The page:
After Three Months of Cooperation With Junta, It Is Too Late for ANP to Mend Fences

However, some Arakanese politicians who preferred to push for reforms through the parliament formed the Rakhine Nationalities Development Party (RNDP) to contest the first general election since the 1990 poll, in 2010. The RNDP won the largest number of seats in Arakan State — a testimony to the overwhelming support of Arakanese people for the party.

By Min Htee 10 May 2021

By Min Htee

The Arakan National Party (ANP) chairman said at a party press conference on Wednesday that the party has ended its association with the military junta because the latter has failed to meet the demands of the former for further cooperation. 

There were strong criticisms against the ANP after it made a hasty decision to take sides with the military, which overthrew the democratically elected government on February 1. After its split with the military regime, it is interesting to consider how the party will entice the people again. 

The Arakanese party originally made the following demands for cooperation with the military regime:  

(1) To release Arakan State Parliament Speaker U San Kyaw Hla; (2) to reserve the Arakan State Parliament speaker position for the ANP; (3) to grant the ANP a leadership role in Arakan State’s administrative body; (4) to grant seats for the ANP in the administrative bodies of Yangon and Ayeyarwady regions; (5) to delist the Arakan Army/United League of Arakan (AA/ULA) as a terrorist group; (6) to release Arakanese political prisoners imprisoned by the previous government; and (7) to drop lawsuits against Arakanese people who have been charged under the Counter-Terrorism Law across the country. 

What Is ANP? 

It is indisputable that the ANP was formed in response to the wishes of the entire Arakanese people. The general election was held in 2010 based on the 2008 Constitution, in a transition from military dictatorship to democracy. Together with the National League for Democracy (NLD), the Arakan League for Democracy (ALD), which contested the 1990 poll, boycotted the 2010 voting. 

However, some Arakanese politicians who preferred to push for reforms through the parliament formed the Rakhine Nationalities Development Party (RNDP) to contest the first general election since the 1990 poll, in 2010. The RNDP won the largest number of seats in Arakan State — a testimony to the overwhelming support of Arakanese people for the party.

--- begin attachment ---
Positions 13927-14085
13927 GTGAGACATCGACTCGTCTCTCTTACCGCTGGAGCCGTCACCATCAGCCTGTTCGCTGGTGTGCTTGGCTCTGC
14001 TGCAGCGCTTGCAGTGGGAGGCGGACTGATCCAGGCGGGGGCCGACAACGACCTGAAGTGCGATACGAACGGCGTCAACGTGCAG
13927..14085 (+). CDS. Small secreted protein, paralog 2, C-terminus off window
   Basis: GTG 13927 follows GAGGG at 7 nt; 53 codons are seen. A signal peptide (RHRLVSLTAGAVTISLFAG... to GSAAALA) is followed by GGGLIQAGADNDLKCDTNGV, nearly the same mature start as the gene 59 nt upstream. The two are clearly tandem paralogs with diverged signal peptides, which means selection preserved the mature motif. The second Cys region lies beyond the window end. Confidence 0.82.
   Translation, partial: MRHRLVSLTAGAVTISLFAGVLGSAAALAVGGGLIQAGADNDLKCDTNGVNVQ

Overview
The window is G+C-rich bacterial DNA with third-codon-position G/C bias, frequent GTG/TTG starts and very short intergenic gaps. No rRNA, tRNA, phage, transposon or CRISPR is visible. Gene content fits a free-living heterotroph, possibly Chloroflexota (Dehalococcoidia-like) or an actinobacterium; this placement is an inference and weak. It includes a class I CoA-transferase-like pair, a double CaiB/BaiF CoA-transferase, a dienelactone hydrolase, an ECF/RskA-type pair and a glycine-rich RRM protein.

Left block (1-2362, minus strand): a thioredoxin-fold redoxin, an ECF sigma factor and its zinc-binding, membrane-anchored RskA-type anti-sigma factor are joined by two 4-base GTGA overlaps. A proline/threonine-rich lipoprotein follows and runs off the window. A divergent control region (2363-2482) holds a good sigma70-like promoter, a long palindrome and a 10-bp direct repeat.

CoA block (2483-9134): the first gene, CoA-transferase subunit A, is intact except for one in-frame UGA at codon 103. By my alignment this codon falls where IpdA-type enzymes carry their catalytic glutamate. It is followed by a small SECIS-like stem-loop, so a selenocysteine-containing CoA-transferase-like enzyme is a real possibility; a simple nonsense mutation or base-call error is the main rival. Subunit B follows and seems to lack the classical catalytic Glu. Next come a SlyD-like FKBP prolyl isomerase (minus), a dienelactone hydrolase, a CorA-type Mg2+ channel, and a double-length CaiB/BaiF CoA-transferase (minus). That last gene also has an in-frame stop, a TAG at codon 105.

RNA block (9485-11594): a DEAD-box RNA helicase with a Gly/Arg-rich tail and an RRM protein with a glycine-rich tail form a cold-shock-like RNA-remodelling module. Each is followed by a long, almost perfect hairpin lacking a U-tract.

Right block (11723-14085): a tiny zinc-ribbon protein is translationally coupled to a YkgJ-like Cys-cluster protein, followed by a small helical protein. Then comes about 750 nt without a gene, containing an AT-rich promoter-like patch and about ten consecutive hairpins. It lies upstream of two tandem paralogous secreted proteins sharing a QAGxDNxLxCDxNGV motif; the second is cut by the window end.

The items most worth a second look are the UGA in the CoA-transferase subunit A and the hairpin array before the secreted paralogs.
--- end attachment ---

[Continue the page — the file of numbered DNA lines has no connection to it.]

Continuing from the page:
Dr. Aye Maung took the helm of the RNDP, and made his name as a leading Arakanese politician on Myanmar’s political stage. The party became synonymous with Dr. Aye Maung, and he was put on the vice presidential shortlist in the Upper House of the bicameral parliament. 

As the NLD decided to contest the by-election in 2012, the ALD led by veteran politician U Aye Thar Aung also registered again as a political party. In response to calls from Arakanese Buddhist monks and laypeople for a single, united political leadership in Arakan State, the ALD and the RNDP merged in 2013, and Dr. Aye Maung served as the chairman of the merger, or the ANP. 

Following party infighting, a faction left the ANP and re-established the ALD in 2017. ANP chairman Dr. Aye Maung also submitted his resignation, and was working to establish a new party, which would later be known as the Arakan Front Party (AFP), when he was arrested and given a long-term prison sentence under high treason charges for remarks deemed to be supporting the Arakan Army (AA). 

The 2017 by-election in Rathedaung Township, a stronghold of the ANP, saw a contest between the ANP, the ALD, and Dr. Aye Maung’s son U Tin Maung Win, who contested as an independent candidate because the AFP had not officially registered at the time. 

The seat representing Rathedaung in 2017 was left vacant by ANP vice chair U Phoe Min, and it was the seat that tested the strength of the ANP and Dr. Aye Maung. The ANP candidate lost to U Tin Maung Win, showing that Dr. Aye Maung had built up his personal popularity in a way that could challenge the ANP.  

But after fighting broke out between Myanmar’s military and the AA in late 2018, Arakanese people have shifted their attention to the AA, and away from the Arakanese politicians who were struggling for power. As the fighting continued in Arakan in 2019-20, the AA and its political wing, the United League of Arakan (ULA), won the support of the entire Arakanese people against the backdrop of a serious decline in public reliance on local political parties.